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Mihail Karavokiros: An Italian Passport for Hope

When Max Dolgizer, a 54-year-old New York manager and art collector, was recently told that a number of his relatives were saved from the Shoah in Riga by a bold Greek man and an Italian passport, he was puzzled...

This is the story of how a man saved almost a dozen Jews during the Nazi occupation of the Latvian city of Riga, where 35,000 Jews lived in 1935, but only 150 remained when the Red Army ousted the Nazis in 1944.
When the German army entered Riga in 1941, Karavokiros was enthusiastic. He went out in the street with his daughter Maria, 8, and her younger brother Socrate, to show them the people who finally liberated Latvia.
“German soldiers were tall and handsome,” remembered Mrs. Maria Lorenzetti, an elegant Italian woman in her late seventies. “Their helmets were shining.”
At the time, Karavokiros smiled. “You’ll see, Germany will bring back the law,” he said to his children.
Born on the Greek island of Kalimnos, Karavokiros became an Italian citizen in 1912, after the Italo-Turkish war. Then, after working as a commercial traveler in Scandinavia and in the Czarist Empire, he settled in Latvia and opened a factory producing halva, a traditional confection made from sesame paste.
Married to a Jewish woman, Fanny Dolgizer(Dolgizer is maiden name of my grandmother-died in Riga's Ghetto) , and father of two, Karavokiros was harshly affected by the Soviet occupation of Latvia in 1940. The Russians closed his factory and suspended his bank account. Karavokiros would have been arrested and sent to Siberia, but his workers intervened and described him as a good boss.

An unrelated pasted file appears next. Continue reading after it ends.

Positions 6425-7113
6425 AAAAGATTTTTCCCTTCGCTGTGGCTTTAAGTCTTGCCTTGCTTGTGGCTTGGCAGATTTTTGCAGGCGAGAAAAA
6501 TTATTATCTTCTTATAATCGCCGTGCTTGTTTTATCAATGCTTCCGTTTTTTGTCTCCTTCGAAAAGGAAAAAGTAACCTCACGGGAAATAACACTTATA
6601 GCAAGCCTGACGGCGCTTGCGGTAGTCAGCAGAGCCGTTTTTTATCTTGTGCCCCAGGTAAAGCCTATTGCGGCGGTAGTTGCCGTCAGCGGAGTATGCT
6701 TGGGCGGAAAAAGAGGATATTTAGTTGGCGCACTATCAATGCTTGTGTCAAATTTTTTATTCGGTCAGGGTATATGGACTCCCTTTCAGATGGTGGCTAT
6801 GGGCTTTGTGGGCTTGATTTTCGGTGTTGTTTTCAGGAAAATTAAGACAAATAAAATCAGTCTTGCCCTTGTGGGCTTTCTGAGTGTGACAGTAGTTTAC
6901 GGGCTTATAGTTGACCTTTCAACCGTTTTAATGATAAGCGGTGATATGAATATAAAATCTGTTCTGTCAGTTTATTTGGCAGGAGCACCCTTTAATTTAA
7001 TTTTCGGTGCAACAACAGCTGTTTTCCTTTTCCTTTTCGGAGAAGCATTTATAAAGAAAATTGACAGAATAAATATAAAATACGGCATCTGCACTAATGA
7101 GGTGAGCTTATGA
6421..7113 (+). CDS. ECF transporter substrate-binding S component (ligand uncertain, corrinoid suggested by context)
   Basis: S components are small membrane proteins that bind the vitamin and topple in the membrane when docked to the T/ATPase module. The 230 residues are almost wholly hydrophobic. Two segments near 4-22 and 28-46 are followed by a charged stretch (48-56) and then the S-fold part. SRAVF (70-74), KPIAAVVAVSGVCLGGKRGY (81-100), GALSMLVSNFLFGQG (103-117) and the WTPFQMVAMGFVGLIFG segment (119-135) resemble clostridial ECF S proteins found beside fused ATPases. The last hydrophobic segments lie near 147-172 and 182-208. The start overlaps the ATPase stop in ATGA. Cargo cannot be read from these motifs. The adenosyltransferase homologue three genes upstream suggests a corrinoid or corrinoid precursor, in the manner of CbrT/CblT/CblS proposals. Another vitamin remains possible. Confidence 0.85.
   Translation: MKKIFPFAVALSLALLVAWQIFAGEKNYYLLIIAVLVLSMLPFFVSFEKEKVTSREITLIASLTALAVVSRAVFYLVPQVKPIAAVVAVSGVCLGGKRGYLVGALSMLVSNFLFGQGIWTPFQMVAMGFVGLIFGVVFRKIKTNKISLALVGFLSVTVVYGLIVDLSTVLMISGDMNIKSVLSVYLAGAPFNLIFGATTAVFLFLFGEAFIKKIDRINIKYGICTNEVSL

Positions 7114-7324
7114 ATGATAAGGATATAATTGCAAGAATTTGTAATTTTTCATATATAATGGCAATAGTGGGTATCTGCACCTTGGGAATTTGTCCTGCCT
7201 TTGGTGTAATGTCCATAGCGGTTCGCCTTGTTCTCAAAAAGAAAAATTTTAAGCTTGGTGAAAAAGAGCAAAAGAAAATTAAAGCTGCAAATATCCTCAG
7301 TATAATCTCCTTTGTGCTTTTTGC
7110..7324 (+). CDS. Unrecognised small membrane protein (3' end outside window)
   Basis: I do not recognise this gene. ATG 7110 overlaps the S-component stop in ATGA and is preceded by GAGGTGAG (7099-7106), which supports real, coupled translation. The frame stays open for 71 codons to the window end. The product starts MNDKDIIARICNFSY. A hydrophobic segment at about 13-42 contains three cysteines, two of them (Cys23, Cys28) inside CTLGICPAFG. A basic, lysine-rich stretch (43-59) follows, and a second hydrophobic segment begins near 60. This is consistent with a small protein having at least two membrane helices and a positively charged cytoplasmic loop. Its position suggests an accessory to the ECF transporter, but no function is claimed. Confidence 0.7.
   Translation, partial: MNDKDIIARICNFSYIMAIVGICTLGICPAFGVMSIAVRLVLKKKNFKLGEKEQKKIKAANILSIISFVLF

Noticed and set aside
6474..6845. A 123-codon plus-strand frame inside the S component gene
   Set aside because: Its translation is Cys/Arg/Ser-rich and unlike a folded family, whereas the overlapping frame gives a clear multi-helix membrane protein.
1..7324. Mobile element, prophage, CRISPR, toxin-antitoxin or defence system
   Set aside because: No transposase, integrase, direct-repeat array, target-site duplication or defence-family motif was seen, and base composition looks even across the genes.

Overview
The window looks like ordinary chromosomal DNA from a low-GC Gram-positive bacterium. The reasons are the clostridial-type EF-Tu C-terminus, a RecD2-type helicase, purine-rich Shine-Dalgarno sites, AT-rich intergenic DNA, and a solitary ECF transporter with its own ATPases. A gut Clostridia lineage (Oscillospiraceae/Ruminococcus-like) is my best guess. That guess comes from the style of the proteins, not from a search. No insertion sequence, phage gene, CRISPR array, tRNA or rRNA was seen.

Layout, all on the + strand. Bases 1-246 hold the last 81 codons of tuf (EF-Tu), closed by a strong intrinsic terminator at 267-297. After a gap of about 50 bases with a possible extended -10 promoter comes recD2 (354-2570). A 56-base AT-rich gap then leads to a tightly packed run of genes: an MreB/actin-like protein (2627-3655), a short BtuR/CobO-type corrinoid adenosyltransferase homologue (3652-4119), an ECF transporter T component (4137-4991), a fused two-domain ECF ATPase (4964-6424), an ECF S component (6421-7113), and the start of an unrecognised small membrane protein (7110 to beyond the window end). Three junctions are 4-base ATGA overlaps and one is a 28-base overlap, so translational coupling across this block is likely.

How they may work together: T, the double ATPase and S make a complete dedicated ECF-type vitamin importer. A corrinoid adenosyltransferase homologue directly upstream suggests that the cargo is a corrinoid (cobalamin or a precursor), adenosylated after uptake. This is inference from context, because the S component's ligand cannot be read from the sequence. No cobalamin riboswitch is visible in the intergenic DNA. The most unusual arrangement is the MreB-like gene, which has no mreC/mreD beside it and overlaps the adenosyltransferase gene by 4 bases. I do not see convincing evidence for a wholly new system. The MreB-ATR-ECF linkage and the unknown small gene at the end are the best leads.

Despite his hatred of Communism, less than twelve hours after the Germans entered Riga, Karavokiros’ excitement faded away completely.
That very night, SS officials arrested, tortured and executed more than 2,000 Jews in Riga’s central prison. For the most part, they were prominent townspeople: politicians, businessmen and entrepreneurs. Among them was Zalman Shefer, the Jewish husband of Karavokiros’ sister-in-law. His daughter, Riva Shefer, a Shoah survivor who is now 88 years old and still lives in Riga, remembers that night perfectly.
“When they knocked on our door, my father was wearing his pajamas. He put on his coat and went out with them,” Mrs. Shefer said. “I never saw him again.”
The following day, the Karavokiros family was at home with some Jewish relatives and friends. All of a sudden they heard a terrible noise coming from the stairs. Young Latvian collaborators hired by the German commando were rounding up Jews.
“When they violently knocked on our door, my father confronted them holding a small Italian flag that he used to keep on his desk,” said Mrs. Lorenzetti. “He told them that our house was Italian territory and Italy was an ally of Germany, so nobody could get in our place with aggressive intentions. Perhaps struck by such a firm resolve, they left.”
In the following weeks the prohibitions for the Jews increased. They were forced to wear the Star of David and banned from sidewalks, public transportation and stores.
The Germans officially announced the opening of Riga’s ghetto on Aug. 23, 1941. “The Jews who were put in the ghetto included 5,652 children, 8,300 disabled people, 9,507 women and 6,143 men,” said Professor Margers Vestermanis, historian and director of Riga’s Jews in Latvia museum
Karavokiros had to suspend the production of halva and produce jam for the Wehmacht, but he could keep on working, both because he was regarded as “Aryan” and because his Italian citizenship protected him.
The first akzion, the Nazi term for mass killings, took place three months after the ghetto was opened, on Nov. 27, 1941. The German soldiers told the Jews they were going to be moved further east.
“That travel was short,” said Professor Vestermanis. “The Nazis walked 15,000 Jews to the Rumbula Forest, just outside Riga, and shot them all.”